Monday, July 4, 2005
The coffee farmer from Africa used to build houses in Harlem. He used to study at Stanford and protest war and racism. He fought with his fists as a black kid under siege by first-grade classmates at a white private school in Connecticut.
For fun, he'd ride bareback on his childhood horse named Diamond, even swim with the beast in the pond on his family's six-acre estate.
And when little David Robinson, his big sister Sharon and older brother Jackie Jr. went out to dinner with their parents, they were amazed when crowds would line up to get an autograph from their famous father, Jackie Robinson, the pride of black America, the first black man in baseball's major leagues.
The coffee farmer from Africa is tall and erect, as his father was. And he's got the same rich dark skin, piercing eyes and strong brow, though the thick beard and dashiki hint at a different kind of life, one that would have perplexed his late father.
He is here for the Smithsonian Folklife Festival, where his Tanzanian Arabica coffee is being featured. The American Institute of Wine and Food held a reception at David Greggory restaurant for him and some Bolivian chocolate makers too. The question on everyone's lips, as always, was: How did this man become a coffee farmer in Africa?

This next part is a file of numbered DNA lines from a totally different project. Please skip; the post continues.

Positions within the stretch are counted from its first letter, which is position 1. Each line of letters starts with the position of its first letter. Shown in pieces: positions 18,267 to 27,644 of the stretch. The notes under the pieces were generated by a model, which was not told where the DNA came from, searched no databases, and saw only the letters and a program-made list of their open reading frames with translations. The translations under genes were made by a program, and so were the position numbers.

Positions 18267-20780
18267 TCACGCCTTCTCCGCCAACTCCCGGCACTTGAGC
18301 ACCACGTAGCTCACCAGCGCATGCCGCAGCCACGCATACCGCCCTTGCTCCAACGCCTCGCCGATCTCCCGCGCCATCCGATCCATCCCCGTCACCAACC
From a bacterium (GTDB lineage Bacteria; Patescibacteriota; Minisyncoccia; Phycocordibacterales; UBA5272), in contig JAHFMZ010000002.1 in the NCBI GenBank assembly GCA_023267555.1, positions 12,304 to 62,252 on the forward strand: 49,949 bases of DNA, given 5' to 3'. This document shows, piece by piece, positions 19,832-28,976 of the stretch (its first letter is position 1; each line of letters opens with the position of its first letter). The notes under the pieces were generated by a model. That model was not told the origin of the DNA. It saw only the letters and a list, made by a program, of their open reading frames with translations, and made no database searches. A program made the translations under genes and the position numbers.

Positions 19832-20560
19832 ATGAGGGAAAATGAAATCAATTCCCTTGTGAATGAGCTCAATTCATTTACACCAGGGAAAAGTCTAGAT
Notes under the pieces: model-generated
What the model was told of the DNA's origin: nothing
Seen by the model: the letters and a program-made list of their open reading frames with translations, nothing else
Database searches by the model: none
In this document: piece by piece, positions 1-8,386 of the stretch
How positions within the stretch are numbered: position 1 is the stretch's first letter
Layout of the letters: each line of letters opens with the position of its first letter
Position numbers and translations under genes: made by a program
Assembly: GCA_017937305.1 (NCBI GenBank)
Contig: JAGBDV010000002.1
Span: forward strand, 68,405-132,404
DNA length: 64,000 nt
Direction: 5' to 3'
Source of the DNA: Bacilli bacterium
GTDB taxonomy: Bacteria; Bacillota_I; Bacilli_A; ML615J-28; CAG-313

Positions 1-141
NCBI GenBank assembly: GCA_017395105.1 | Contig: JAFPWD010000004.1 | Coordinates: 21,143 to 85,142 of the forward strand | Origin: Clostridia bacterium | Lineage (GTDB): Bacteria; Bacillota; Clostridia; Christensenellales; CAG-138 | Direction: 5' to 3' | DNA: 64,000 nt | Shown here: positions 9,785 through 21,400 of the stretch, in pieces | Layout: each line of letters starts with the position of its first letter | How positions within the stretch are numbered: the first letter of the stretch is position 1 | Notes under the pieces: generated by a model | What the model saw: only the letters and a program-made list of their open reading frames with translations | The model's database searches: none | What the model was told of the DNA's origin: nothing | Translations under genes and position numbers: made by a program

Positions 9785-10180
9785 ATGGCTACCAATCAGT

"I was blessed to have gone to Tanzania when I was 15, in the company of my mother; went back at 19; settled there in 1984," says Robinson, giving the short answer. "I went to be involved in international economics. Coffee is the largest foreign exchange earner for Tanzania. America is the largest consumer of coffee in the world.
"I was a fisherman for a moment," he adds wryly, "but my first export of lobster was declared spoiled."
He ticks off this progression, this reasoning, as if it were pure logic, cause and effect, that called him to Africa.
But the story of how this scion of a civil rights icon transplanted himself in Africa goes much deeper. In fact, it goes to the roots of the Jackie Robinson legacy, to the civil rights struggle, to slavery.
It is a deeply American story, though it is playing out in Africa -- mirroring all those African stories that were played out in America. And the fact that he is a descendant of Africans shipped to America in chains is why a reverse trek, a return to Africa, seemed a logical move for someone with Robinson's ideologic bent.
What he once did in Harlem, building houses for his father's construction company, then building sweat equity in a black real estate cooperative, Robinson, 53, is doing in a different way in Africa. He views his work as a melding of black aspirations from both sides of the Atlantic.
He called himself a pan-Africanist during the 1970s when many black activists in the United States and Africa espoused a common purpose. Robinson still hews to that ideal, though now he calls himself a "humanist." His focus, though, remains the same: lifting the race, as folks used to say in his father's day.